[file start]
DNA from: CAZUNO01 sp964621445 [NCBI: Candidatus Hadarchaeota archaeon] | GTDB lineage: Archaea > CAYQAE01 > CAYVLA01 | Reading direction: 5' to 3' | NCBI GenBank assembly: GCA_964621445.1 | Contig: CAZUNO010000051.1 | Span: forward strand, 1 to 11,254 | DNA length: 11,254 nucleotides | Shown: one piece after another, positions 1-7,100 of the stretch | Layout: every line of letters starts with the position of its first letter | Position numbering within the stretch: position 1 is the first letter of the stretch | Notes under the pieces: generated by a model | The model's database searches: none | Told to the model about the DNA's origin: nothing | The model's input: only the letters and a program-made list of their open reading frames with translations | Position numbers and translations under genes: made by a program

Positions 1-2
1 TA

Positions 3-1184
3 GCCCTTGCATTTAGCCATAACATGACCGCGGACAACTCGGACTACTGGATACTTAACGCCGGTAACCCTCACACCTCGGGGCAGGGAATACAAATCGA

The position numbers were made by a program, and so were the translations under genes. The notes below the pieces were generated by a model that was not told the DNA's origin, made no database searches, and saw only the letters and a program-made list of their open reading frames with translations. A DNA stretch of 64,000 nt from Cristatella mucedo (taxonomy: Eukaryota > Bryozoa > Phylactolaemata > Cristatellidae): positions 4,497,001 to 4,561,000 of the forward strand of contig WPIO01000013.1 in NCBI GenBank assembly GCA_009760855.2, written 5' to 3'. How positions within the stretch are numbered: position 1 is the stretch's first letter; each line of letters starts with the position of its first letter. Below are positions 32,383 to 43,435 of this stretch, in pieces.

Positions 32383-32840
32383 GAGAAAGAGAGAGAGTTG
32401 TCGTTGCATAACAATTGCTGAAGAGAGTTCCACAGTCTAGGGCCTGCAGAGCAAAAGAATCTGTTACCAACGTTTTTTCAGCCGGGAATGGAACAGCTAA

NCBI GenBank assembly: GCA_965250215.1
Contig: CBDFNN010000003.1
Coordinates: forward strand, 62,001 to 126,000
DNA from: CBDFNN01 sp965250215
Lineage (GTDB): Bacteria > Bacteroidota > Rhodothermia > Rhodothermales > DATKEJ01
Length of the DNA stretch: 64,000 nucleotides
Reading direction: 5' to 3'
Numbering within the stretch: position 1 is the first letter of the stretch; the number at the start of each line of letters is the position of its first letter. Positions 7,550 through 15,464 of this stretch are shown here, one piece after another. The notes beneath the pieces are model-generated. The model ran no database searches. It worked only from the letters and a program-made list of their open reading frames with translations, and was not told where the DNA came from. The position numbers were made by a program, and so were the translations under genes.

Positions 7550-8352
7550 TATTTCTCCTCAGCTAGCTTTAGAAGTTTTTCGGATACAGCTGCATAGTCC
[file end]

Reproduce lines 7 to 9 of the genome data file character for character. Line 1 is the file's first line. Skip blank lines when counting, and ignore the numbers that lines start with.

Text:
Positions 32383-32840
32383 GAGAAAGAGAGAGAGTTG
32401 TCGTTGCATAACAATTGCTGAAGAGAGTTCCACAGTCTAGGGCCTGCAGAGCAAAAGAATCTGTTACCAACGTTTTTTCAGCCGGGAATGGAACAGCTAA